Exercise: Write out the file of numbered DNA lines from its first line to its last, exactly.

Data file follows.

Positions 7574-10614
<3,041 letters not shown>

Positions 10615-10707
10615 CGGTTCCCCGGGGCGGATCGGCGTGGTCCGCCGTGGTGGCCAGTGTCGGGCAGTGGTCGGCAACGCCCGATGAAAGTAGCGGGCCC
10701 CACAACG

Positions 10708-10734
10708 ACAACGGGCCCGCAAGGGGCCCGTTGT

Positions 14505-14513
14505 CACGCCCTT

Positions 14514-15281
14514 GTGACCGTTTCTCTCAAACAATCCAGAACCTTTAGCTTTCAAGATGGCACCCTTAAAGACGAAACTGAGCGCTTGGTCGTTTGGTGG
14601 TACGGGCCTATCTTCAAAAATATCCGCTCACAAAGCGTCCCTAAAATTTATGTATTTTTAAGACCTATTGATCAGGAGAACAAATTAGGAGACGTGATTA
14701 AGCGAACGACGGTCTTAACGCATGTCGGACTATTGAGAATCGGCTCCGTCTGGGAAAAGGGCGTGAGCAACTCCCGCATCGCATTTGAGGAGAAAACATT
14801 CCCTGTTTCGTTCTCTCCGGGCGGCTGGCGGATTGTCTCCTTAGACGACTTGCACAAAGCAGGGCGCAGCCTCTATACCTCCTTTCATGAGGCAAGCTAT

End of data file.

Positions 7574-10614
<3,041 letters not shown>

Positions 10615-10707
10615 CGGTTCCCCGGGGCGGATCGGCGTGGTCCGCCGTGGTGGCCAGTGTCGGGCAGTGGTCGGCAACGCCCGATGAAAGTAGCGGGCCC
10701 CACAACG

Positions 10708-10734
10708 ACAACGGGCCCGCAAGGGGCCCGTTGT

Positions 14505-14513
14505 CACGCCCTT

Positions 14514-15281
14514 GTGACCGTTTCTCTCAAACAATCCAGAACCTTTAGCTTTCAAGATGGCACCCTTAAAGACGAAACTGAGCGCTTGGTCGTTTGGTGG
14601 TACGGGCCTATCTTCAAAAATATCCGCTCACAAAGCGTCCCTAAAATTTATGTATTTTTAAGACCTATTGATCAGGAGAACAAATTAGGAGACGTGATTA
14701 AGCGAACGACGGTCTTAACGCATGTCGGACTATTGAGAATCGGCTCCGTCTGGGAAAAGGGCGTGAGCAACTCCCGCATCGCATTTGAGGAGAAAACATT
14801 CCCTGTTTCGTTCTCTCCGGGCGGCTGGCGGATTGTCTCCTTAGACGACTTGCACAAAGCAGGGCGCAGCCTCTATACCTCCTTTCATGAGGCAAGCTAT